Addiction & Mental Health News, Oct. 4

The New York Times: Philadelphia Supervised Injection Site Wins Legal Fight Against Justice Department
By Nicholas Bogel-Burroughs
A plan to create a space where people can inject heroin and other drugs under medical supervision does not violate a federal law intended to crack down on drug houses, a federal judge ruled.

USA Today: What if genetic test could alert you to future addiction to opioids?
By Jessie Balmert
That’s the goal of a $1.6 million, year-plus study that the University of Cincinnati and Ohio State University will launch in January 2020 – the most comprehensive look into how our genetic makeup might affect addiction.

The New York Times: D.E.A. Let Opioid Production Surge as Crisis Grew, Justice Dept. Says
By Jacey Fortin
The department’s inspector general said the agency, which is also under the umbrella of the Justice Department, authorized large increases in the production of painkillers even as drug-related deaths soared.

The Wall Street Journal: Novel Plan Aims to Settle Opioid Suits
By Sara Randazzo and Patrick Fitzgerald
Strategy involving Endo International, Johnson & Johnson and other drugmakers could shrink one of largest, most complex cases in U.S. history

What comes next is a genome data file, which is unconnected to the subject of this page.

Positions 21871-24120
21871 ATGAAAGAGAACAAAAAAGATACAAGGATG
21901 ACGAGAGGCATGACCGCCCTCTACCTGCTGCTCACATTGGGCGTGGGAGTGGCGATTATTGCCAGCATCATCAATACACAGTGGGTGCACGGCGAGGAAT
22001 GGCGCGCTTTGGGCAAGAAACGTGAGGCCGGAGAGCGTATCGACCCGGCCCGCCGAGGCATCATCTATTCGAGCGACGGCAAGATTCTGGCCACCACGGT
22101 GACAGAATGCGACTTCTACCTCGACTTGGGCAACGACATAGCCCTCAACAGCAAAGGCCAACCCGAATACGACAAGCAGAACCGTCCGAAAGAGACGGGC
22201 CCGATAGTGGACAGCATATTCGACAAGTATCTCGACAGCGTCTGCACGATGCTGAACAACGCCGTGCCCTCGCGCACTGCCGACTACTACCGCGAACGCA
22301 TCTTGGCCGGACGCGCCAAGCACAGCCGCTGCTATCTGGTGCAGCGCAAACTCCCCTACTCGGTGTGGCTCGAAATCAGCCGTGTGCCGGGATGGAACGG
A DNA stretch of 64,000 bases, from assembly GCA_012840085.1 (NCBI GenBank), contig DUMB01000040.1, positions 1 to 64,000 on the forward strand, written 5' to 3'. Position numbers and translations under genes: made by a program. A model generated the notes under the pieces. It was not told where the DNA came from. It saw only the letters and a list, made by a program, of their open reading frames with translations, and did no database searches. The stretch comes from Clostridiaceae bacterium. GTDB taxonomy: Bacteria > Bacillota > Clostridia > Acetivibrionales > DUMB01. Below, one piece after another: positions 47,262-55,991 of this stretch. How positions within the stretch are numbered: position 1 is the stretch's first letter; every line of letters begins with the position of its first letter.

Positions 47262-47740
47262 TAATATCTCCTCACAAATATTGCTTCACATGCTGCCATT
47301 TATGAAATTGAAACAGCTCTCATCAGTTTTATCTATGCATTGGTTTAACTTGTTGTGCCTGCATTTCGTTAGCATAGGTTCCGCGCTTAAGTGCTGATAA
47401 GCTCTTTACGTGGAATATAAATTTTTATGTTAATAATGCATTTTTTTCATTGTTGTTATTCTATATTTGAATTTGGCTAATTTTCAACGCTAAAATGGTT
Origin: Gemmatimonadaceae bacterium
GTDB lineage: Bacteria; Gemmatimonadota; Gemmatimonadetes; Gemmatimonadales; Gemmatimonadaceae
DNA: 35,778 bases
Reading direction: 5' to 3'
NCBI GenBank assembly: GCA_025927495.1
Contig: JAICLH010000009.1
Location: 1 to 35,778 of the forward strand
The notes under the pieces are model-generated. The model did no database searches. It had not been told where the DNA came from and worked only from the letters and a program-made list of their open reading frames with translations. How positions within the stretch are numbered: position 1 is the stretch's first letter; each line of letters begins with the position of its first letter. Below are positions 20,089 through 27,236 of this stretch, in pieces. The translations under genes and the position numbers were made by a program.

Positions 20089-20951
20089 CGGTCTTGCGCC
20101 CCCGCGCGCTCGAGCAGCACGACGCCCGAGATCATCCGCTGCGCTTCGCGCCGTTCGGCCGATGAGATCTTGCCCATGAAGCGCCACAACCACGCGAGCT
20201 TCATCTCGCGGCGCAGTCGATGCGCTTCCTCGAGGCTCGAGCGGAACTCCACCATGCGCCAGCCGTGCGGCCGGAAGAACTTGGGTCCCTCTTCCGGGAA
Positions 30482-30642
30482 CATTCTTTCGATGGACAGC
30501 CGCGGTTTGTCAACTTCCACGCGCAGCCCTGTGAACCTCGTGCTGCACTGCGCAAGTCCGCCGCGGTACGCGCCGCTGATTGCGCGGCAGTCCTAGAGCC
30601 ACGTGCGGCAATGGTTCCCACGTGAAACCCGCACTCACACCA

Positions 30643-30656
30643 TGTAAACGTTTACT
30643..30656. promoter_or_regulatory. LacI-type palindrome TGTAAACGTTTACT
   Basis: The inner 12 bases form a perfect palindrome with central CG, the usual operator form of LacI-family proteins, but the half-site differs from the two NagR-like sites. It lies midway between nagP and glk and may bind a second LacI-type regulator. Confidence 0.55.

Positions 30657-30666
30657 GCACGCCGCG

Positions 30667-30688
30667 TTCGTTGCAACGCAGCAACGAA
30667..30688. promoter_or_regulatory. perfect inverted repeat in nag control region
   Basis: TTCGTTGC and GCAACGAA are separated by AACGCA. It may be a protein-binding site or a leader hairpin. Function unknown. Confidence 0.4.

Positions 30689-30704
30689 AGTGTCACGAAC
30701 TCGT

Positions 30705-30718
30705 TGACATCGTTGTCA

The Washington Post: NIH awards nearly $1 billion in research grants to battle addiction, chronic pain
By Lenny Bernstein
The National Institutes of Health awarded nearly $1 billion on Thursday to battle addiction and chronic pain, the largest financial commitment to one program ever by the government’s premier biomedical research center.

AM New York: Ban on pre-employment marijuana testing to impact HR policies nationwide, experts say
By Lauren Cook
A new law that bans most private companies in New York City from testing job applicants for marijuana as part of the hiring process may have an impact that reaches far past city limits.

UPI: Medications for opioid addiction treatment are underused, researchers say
By Tauren Dyson
Naltrexone, buprenorphine and methadone all have risks and benefits, but researchers say they can help patients as part of addiction treatment if used carefully.